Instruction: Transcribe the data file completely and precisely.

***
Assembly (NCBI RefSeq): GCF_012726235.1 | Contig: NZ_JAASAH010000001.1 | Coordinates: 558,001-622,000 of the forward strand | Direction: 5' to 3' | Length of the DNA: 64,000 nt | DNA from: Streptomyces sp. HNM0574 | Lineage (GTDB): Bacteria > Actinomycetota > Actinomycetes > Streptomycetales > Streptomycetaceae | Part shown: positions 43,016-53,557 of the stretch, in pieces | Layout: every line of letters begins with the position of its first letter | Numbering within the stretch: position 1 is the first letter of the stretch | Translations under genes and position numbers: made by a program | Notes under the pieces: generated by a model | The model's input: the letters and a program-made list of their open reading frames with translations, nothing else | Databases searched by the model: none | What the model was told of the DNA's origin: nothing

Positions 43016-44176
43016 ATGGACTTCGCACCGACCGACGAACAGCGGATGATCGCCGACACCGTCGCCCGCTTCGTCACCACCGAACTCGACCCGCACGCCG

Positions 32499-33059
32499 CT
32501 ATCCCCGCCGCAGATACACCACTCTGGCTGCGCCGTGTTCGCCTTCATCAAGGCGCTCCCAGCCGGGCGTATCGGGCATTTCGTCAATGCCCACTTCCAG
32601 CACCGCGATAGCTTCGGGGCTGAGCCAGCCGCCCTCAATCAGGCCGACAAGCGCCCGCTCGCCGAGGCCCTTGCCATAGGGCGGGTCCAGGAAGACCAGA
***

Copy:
Assembly (NCBI RefSeq): GCF_012726235.1 | Contig: NZ_JAASAH010000001.1 | Coordinates: 558,001-622,000 of the forward strand | Direction: 5' to 3' | Length of the DNA: 64,000 nt | DNA from: Streptomyces sp. HNM0574 | Lineage (GTDB): Bacteria > Actinomycetota > Actinomycetes > Streptomycetales > Streptomycetaceae | Part shown: positions 43,016-53,557 of the stretch, in pieces | Layout: every line of letters begins with the position of its first letter | Numbering within the stretch: position 1 is the first letter of the stretch | Translations under genes and position numbers: made by a program | Notes under the pieces: generated by a model | The model's input: the letters and a program-made list of their open reading frames with translations, nothing else | Databases searched by the model: none | What the model was told of the DNA's origin: nothing

Positions 43016-44176
43016 ATGGACTTCGCACCGACCGACGAACAGCGGATGATCGCCGACACCGTCGCCCGCTTCGTCACCACCGAACTCGACCCGCACGCCG

Positions 32499-33059
32499 CT
32501 ATCCCCGCCGCAGATACACCACTCTGGCTGCGCCGTGTTCGCCTTCATCAAGGCGCTCCCAGCCGGGCGTATCGGGCATTTCGTCAATGCCCACTTCCAG
32601 CACCGCGATAGCTTCGGGGCTGAGCCAGCCGCCCTCAATCAGGCCGACAAGCGCCCGCTCGCCGAGGCCCTTGCCATAGGGCGGGTCCAGGAAGACCAGA